Lucky for Edna Murphey, people attending an exposition in Atlantic City during the summer of 1912 got hot and sweaty.
For two years, the high school student from Cincinnati had been trying unsuccessfully to promote an antiperspirant that her father, a surgeon, had invented to keep his hands sweat-free in the operating room.
Murphey had tried her dad’s liquid antiperspirant in her armpits, discovered that it thwarted wetness and smell, named the antiperspirant Odorono (Odor? Oh No!) and decided to start a company.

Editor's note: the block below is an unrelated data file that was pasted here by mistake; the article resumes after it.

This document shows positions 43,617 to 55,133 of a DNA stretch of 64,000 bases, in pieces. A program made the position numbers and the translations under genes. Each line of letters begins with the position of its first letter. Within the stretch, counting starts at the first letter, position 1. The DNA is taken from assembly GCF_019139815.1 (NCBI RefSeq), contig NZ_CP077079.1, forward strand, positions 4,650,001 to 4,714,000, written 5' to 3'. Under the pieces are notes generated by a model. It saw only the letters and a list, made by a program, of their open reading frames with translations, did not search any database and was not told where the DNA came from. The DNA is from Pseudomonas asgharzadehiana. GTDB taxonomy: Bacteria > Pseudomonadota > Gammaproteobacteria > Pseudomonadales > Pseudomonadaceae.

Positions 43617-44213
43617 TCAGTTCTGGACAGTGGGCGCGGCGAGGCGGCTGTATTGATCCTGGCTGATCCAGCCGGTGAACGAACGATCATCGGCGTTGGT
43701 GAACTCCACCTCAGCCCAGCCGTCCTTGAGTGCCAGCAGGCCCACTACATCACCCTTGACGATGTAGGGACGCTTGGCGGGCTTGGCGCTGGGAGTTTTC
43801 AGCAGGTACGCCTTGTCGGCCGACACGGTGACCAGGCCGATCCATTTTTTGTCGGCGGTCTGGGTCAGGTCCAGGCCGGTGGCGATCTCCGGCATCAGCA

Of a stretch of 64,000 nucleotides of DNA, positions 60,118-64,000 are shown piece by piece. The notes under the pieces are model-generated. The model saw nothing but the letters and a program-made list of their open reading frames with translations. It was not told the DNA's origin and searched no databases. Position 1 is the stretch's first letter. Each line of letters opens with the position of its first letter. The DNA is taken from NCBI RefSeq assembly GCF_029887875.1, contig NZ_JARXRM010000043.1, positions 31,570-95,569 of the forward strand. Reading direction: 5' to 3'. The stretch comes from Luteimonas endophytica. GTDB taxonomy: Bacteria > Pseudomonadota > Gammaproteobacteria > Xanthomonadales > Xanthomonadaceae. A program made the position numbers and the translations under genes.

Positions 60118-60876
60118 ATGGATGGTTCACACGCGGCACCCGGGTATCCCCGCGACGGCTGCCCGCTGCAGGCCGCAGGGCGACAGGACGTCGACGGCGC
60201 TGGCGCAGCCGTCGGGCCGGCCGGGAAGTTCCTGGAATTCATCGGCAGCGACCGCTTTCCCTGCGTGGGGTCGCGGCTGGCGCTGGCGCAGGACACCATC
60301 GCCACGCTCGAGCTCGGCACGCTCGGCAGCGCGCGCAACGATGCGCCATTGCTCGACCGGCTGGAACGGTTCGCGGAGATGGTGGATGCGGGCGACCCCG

But business didn’t go well—initially—for this young entrepreneur. Borrowing $150 from her grandfather, she rented an office workshop but then had to move the operation to her parents’ basement because her team of door-to-door saleswomen didn’t pull in enough revenue. Murphey approached drugstore retailers who either refused to stock the product or who returned the bottles of Odorono back, unsold.